Abstract 19419: Novel Remodeling Mitral Annuloplasty Ring That Preserves Axial Dynamics of the Native Mitral Annulus
Introduction: The design of mitral annuloplasty rings has evolved over the last decades with the introduction of flexible and semi-rigid rings. The rings have been developed to restore systolic saddle shaped annulus configuration while allowing mitral annular motion in specific directions. Despite acceptable results with annuloplasty rings there is still a need for innovations of annuloplasty devices that ensures a competent valve and maintains the natural out-of-annular-plane dynamics. In this study we tested a prototype of a novel remodeling annuloplasty ring with built-in septal-lateral annular fixation and commissural axial flexibility. The aim was to evaluate the biomechanical performance of the new remodeling annuloplasty ring compared to two common commercially available remodeling annuloplasty rings.
Methods: The measurements were performed in-vivo in an 80 kg porcine model. 28 animals were randomized evenly in four groups: A No ring, a novel remodeling ring, a semi-rigid ring (CE Physio ITM Ring) and a rigid ring group (CE ClassicTM Annuloplasty Ring). 3D dynamical geometry was measured with implanted sonomicrometry crystals.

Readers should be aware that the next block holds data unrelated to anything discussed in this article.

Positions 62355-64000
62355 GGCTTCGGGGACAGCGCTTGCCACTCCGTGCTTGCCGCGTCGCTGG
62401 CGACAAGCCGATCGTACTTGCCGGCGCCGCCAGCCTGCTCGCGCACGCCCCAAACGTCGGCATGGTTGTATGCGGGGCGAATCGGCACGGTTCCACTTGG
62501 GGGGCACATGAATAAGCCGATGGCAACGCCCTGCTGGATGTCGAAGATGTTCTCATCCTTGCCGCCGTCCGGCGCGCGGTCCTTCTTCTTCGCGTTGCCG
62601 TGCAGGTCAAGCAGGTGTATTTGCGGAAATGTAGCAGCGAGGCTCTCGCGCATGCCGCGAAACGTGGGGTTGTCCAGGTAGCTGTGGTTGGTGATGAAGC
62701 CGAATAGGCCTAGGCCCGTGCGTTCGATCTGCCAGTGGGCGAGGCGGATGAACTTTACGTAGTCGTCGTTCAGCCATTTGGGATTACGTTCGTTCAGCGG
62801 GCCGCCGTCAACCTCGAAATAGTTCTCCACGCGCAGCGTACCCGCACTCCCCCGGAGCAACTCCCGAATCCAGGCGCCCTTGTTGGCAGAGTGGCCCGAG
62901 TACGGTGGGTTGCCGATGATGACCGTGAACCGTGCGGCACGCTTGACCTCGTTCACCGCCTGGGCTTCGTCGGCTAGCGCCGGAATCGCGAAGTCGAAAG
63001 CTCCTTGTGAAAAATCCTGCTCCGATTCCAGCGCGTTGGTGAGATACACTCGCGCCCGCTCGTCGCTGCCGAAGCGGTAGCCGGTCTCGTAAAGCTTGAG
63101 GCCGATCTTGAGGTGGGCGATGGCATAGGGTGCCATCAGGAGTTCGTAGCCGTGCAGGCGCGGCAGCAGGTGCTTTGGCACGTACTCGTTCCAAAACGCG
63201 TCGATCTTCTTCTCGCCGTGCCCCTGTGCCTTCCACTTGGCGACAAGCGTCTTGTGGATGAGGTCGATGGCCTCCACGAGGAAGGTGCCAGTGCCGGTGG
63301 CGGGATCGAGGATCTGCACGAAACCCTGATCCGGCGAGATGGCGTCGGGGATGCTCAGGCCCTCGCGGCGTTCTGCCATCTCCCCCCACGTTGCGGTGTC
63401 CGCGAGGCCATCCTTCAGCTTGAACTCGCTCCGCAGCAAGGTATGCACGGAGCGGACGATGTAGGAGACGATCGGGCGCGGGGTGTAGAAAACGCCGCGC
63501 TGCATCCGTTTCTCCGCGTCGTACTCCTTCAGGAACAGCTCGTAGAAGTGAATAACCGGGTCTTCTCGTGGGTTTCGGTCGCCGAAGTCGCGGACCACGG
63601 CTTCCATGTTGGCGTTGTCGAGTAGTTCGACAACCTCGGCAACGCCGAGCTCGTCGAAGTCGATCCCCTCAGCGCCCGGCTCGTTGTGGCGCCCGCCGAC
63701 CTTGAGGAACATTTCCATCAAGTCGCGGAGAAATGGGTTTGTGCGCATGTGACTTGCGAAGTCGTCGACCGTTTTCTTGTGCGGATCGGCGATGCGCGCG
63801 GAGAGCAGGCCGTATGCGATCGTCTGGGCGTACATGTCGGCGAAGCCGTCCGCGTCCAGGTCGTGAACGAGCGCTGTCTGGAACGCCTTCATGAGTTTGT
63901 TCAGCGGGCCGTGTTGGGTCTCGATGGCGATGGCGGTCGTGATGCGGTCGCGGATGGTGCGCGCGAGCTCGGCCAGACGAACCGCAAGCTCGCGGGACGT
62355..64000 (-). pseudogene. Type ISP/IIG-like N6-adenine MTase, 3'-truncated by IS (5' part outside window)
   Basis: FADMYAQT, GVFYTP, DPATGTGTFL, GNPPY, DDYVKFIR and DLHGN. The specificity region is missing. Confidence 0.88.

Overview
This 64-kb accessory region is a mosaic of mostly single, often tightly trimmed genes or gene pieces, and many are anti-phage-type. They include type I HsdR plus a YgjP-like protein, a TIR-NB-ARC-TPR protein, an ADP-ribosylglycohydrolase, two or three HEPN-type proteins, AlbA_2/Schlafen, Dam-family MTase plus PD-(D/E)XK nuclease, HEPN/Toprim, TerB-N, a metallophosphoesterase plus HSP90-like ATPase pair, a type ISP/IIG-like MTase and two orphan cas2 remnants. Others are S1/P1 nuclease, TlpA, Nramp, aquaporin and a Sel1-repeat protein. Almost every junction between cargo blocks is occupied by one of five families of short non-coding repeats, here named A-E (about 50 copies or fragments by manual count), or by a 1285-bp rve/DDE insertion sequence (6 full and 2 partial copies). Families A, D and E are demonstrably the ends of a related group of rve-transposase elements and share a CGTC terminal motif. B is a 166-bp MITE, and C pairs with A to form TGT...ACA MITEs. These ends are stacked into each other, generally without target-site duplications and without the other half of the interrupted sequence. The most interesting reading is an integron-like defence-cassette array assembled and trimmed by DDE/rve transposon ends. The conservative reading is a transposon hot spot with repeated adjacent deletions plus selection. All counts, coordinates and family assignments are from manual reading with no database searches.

Results: The novel remodeling, rigid and semi-rigid mitral annuloplasty rings equally restricted the annular geometry compared to the native valve (Figure, top). The mitral annular height of the semi-rigid and rigid rings was significantly lower in its maximum value and cyclic changes compared to the no ring group (Figure, bottom).
Conclusion: There were no differences in annular height between the novel remodeling ring and the native valve, indicating that the intended function of the new device was obtained. The annular systolic saddle shape is believed to protect the mitral valve function and decrease leaflet stresses. This new concept for a remodeling annuloplasty ring with integrated septal-lateral annular fixation and apical flexibility is unique and could be an important step towards improved mitral valve reconstruction.
Author Disclosures: S.N. Skov: None. D.M. Røpcke: None. M.J. Tjørnild: None. C. Ilkjær: None. J. Rasmussen: None. H. Nygaard: None. J.M. Hasenkam: None. M.O. Jensen: None. S.L. Nielsen: None.
- © 2016 by American Heart Association, Inc.